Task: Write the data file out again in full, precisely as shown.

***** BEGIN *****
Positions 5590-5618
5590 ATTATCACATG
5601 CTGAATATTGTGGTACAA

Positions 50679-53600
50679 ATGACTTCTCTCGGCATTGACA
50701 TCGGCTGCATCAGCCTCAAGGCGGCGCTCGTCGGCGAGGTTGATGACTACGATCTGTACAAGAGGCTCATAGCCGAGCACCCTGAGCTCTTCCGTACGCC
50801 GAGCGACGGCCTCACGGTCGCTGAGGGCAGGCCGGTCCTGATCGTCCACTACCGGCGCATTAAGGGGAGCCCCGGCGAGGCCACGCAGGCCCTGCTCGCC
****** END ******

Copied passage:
Positions 5590-5618
5590 ATTATCACATG
5601 CTGAATATTGTGGTACAA

Positions 50679-53600
50679 ATGACTTCTCTCGGCATTGACA
50701 TCGGCTGCATCAGCCTCAAGGCGGCGCTCGTCGGCGAGGTTGATGACTACGATCTGTACAAGAGGCTCATAGCCGAGCACCCTGAGCTCTTCCGTACGCC
50801 GAGCGACGGCCTCACGGTCGCTGAGGGCAGGCCGGTCCTGATCGTCCACTACCGGCGCATTAAGGGGAGCCCCGGCGAGGCCACGCAGGCCCTGCTCGCC